nep-ppm New Economics Papers
on Project, Program and Portfolio Management
Issue of 2021‒07‒12
nine papers chosen by
Arvi Kuura
Tartu Ülikool

  1. Activating the intrinsic motivations of beneficiaries for longer lasting conservation and development projects By Driss Ezzine de Blas
  2. Should CBA use descriptive or prescriptive discount rates? It should use both! By Szekeres, Szabolcs
  3. Innovation policy and performance of Eastern European Countries By Foreman-Peck, James; Zhou, Peng
  4. Evaluating Access to Riyadh’s Planned Public Transport System Using Geospatial Analysis By Nourah Al Hosain; Alma Alhussaini
  5. Resilience to food insecurity and households' head gender: insides from food assistance in Malawi By Lascano Galarza, Monserrath Ximena
  6. The Circular Carbon Economy Index – Methodological Approach and Conceptual Frameworks By Mari Luomi; Fatih Yilmaz; Thamir Al Shehri; Nicholas Howarth
  7. Workforce Development Needs of Transportation Sector Climate Adaptation Professionals By Dowds, Jonathan; McRae, Glenn
  8. Aligning development co-operation to the SDGs in small island developing states: A case study of Samoa By Alejandro Guerrero-Ruiz; Paige Kirby; Kadambote Sachin
  9. De-risking institutional investment in green infrastructure: 2021 progress update By OECD

  1. By: Driss Ezzine de Blas (Cirad - Centre de Coopération Internationale en Recherche Agronomique pour le Développement, UPR Forêts et Sociétés - Forêts et Sociétés - Cirad - Centre de Coopération Internationale en Recherche Agronomique pour le Développement)
    Abstract: How can we design conservation and development projects that produce lasting changes? How can we increase their effectiveness and legitimacy? The classical economic incentives of environmental policies (certification, sustainable forest management, payments for environmental services, green loans, etc.) are effective in the short term, but their environmental performance is not necessarily guaranteed in the long term. However, when the intrinsic motivations of beneficiaries are activated, these beneficiaries take greater ownership of the objectives of actions: they demonstrate more lasting behavioural change. Recent research combining behavioural economics and social psychology, conducted for such projects, is opening a rich and complementary avenue to mobilise this latent human potential. Considering intrinsic motivations implies recognising the importance of the psychological dimension of any action. Research and development decision-makers and donors can and ensure their calls for projects incorporate methods to identify and activate these motivations.
    Keywords: Incentive,motivation,value system,psychology,human behaviour,psychological factor,payments for ecosystem services,agriculture,conservation,environment,biodiversity,forest,theory of change,development policy,Tropical zone,Southeast Asia,Latin America,Africa,Madagascar,Mediterranean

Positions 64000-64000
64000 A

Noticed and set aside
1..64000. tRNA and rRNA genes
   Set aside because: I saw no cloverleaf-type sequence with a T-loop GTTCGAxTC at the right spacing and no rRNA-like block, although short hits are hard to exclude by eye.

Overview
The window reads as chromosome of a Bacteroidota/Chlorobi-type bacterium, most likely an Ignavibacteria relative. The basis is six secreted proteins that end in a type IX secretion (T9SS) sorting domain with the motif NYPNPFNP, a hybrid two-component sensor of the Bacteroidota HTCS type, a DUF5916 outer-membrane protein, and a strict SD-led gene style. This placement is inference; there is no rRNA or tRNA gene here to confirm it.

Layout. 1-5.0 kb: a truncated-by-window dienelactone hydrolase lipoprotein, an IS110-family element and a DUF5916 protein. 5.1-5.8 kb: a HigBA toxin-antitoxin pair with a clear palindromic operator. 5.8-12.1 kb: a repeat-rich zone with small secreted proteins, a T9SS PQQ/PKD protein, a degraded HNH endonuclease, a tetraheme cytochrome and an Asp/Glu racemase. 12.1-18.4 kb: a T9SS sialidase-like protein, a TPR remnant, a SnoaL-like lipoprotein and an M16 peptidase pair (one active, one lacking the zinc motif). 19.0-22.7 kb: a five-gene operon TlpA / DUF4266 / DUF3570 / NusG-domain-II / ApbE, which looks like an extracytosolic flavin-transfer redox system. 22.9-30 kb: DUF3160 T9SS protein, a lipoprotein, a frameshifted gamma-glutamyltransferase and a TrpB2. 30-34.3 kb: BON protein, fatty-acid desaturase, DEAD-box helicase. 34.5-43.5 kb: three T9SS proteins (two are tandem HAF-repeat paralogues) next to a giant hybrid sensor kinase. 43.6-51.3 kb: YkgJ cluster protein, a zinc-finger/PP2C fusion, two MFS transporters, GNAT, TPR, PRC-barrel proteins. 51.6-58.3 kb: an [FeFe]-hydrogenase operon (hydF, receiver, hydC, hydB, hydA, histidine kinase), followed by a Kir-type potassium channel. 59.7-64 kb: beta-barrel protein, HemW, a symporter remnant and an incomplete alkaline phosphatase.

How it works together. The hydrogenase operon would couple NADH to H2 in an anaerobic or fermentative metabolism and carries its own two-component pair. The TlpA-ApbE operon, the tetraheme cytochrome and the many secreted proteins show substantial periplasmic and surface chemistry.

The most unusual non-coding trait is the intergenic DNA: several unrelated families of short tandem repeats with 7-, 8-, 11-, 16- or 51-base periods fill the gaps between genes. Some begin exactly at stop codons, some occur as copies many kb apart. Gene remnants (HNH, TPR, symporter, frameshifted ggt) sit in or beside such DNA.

Date: 2021
  2. By: Szekeres, Szabolcs
    Abstract: Discounting project net flows that exclude financing costs with prescriptive rates fails to reflect costs of capital; discounting them with descriptive rates fails to reflect intertemporal preferences. A hybrid discounting method is proposed by which descriptive rates are used to forecast costs of capital and prescriptive rates are used to discount all-inclusive net welfare flows. An agent-based capital market model audits the performance of alternative discounting approaches. There is no need to reconcile the discounting approaches. They should be viewed as complementary, not as competing. For projects to be economically feasible their rate of return should exceed both the STPR and the SOCR. Following this rule will ensure that proposed public sector projects will be no less effective at converting present consumption into future consumption than what the public can already manage and that the benefits of proposed projects will exceed all their direct and indirect costs.
    Keywords: Social discount rate; Prescriptive discounting; Descriptive discounting; Hybrid discounting; Declining discount rates.
    JEL: D61 H43
    Date: 2021–02–11
  3. By: Foreman-Peck, James (Cardiff Business School); Zhou, Peng (Cardiff Business School)
    Abstract: This paper shows that EU and national innovation subsidy policies stimulated Central and East-ern Europe Countries (CEEC) productivity in the years after their entry to the EU. However, the average effectiveness of national funding was higher for the Western control group coun-tries than for the CEEC sample. EU innovation subsidies partly compensated the CEEC for the greater innovation effectiveness and impact of western economies. Although they crowded out innovation projects or funding of local governments at the country level, the subsidies crowded in national and local projects at the firm level. Local/regional state innovation aid to enterprises encouraged no increase in labour productivity in all but one of sample CEEC countries. These impacts are assessed in a sequential structural econometric model estimated using Eurostat’s collection of Community Innovation Surveys covering the years 2006-2014.
    Keywords: innovation policy; European Union; R&D; subsidies
    JEL: L53 L21 H71 H25
    Date: 2021–07
  4. By: Nourah Al Hosain; Alma Alhussaini (King Abdullah Petroleum Studies and Research Center)
    Abstract: The King Abdulaziz Project for Public Transport in Riyadh city is one of the world’s largest urban transit systems being developed. The project aims to meet the demands of the city’s growing urban population while reducing traffic congestion, heavy private car dependence and air pollution. The performance of any public transport system largely depends on its accessibility. Therefore, this study evaluates the populations’ access to Riyadh’s public transport stations using network analysis tools based on geographic information systems.
    Keywords: Transist oriented development
    Date: 2021–06–24
  5. By: Lascano Galarza, Monserrath Ximena